WASHINGTON — Looking to stand out from a crowded Republican presidential field that polling shows has largely left her in their dust, Michele Bachmann told a small audience this morning that she has the conservative conviction necessary to take on Barack Obama in next fall’s election.
Bachmann’s speech to a crowd of about 40 people from the Family Research Council was policy-heavy and meant to detail her life as a conservative warrior. She focused intently on detailing why Obama’s policies have grown the size of government to what she calls unsustainable levels, and she hit her Republican allies for not being true conservatives.
She pointedly called some Republicans “frugal socialists” for supporting government-run health care programs (like the one Mitt Romney supported while governor of Massachusetts, though she didn’t expressly say he was the target of her remark).
“Sadly far too many Republicans aspire to be frugal socialists. The reason President Obama and some Republicans can get behind socialized medicine is because they share the same core political philosophy about the purpose of government,” she said. “We cannot preserve liberty for ourselves and our posterity if the choice in next November is between a frugal socialist and an out-of-control socialist.”
She targeted Herman Cain’s wavering pro-life position, saying, “Some Republican candidates seem confused about what it means to be pro-life … Our candidate has to do more than just check the box of being pro-life … I’ll never be confused about that issue and you won’t find YouTube videos of me saying anything else.“
In a weekend radio interview, Bachmann targeted Cain as a flip-flopper on issues important to the Republican electorate. On Monday, she said she would be trustworthy to stay true to her word.
“There will be no policy surprises from me. I do know who I am and I will never deviate from the principles I have fought for all my life,” she said. “I am that candidate that you can trust in office.”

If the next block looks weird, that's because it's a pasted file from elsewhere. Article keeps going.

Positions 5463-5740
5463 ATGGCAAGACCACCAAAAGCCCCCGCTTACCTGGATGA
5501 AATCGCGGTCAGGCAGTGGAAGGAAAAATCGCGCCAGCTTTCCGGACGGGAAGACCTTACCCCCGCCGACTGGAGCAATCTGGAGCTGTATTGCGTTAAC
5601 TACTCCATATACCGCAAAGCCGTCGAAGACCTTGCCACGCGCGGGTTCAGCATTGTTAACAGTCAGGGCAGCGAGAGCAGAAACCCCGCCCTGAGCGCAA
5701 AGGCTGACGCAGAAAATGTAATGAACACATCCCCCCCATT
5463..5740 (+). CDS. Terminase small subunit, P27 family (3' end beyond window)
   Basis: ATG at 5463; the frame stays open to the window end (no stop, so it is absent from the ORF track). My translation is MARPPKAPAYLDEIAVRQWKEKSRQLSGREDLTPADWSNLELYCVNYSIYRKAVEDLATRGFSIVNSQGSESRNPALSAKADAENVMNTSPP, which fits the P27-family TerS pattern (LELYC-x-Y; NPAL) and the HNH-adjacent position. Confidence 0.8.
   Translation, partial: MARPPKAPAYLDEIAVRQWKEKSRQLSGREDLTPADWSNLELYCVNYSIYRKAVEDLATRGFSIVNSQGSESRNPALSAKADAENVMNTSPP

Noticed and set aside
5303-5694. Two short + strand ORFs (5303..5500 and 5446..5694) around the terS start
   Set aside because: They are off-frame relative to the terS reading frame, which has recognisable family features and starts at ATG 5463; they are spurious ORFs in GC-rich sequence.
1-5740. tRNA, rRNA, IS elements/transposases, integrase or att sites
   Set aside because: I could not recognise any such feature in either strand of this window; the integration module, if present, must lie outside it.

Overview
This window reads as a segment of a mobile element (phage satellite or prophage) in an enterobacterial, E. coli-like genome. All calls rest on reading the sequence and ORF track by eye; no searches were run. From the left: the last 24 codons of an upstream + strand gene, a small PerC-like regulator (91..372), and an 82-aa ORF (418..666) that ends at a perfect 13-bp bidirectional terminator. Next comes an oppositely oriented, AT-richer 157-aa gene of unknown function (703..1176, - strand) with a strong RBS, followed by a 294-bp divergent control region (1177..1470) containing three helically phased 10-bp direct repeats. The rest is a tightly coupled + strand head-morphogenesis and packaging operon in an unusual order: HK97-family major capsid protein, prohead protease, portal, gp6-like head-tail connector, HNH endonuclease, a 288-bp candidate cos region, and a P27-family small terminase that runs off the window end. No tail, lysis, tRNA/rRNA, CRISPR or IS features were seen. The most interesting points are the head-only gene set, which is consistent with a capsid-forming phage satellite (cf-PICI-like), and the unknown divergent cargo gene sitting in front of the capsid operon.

That was Bachmann’s main point in her speech: She has the “core of conviction” required to be the conservative nominee the Republican Party needs to take on President Obama in 364 days. She repeated that phrase — which happens to be the title of her upcoming autobiography — at least six times over the course of her 25-minute speech.
When Bachmann turned the attention to Obama, it was standard campaign fare. She blamed him for dramatically extending the size of government so much that the United States could go down a path of economic ruin similar to the one plaguing Europe. She detailed her opposition to large government programs, from the Obama health care law to the Department of Education, saying the Constitution does not authorize the federal government to get involved in those areas.
In one of her more dramatic moments, she said the 2012 election would be the one in which voters would decide “whether the United States as a nation will survive.”
“Principles should be immutable. They should be the core of one’s conviction,” Bachmann said. “President Obama believes in cultivating power onto himself and centralizing power onto himself. He is willing to engage in massive redistribution of wealth and the politics of Occupy Wall Street envy to achieve this purpose.”
Devin Henry can be reached at firstname.lastname@example.org. Follow him on Twitter: @dhenry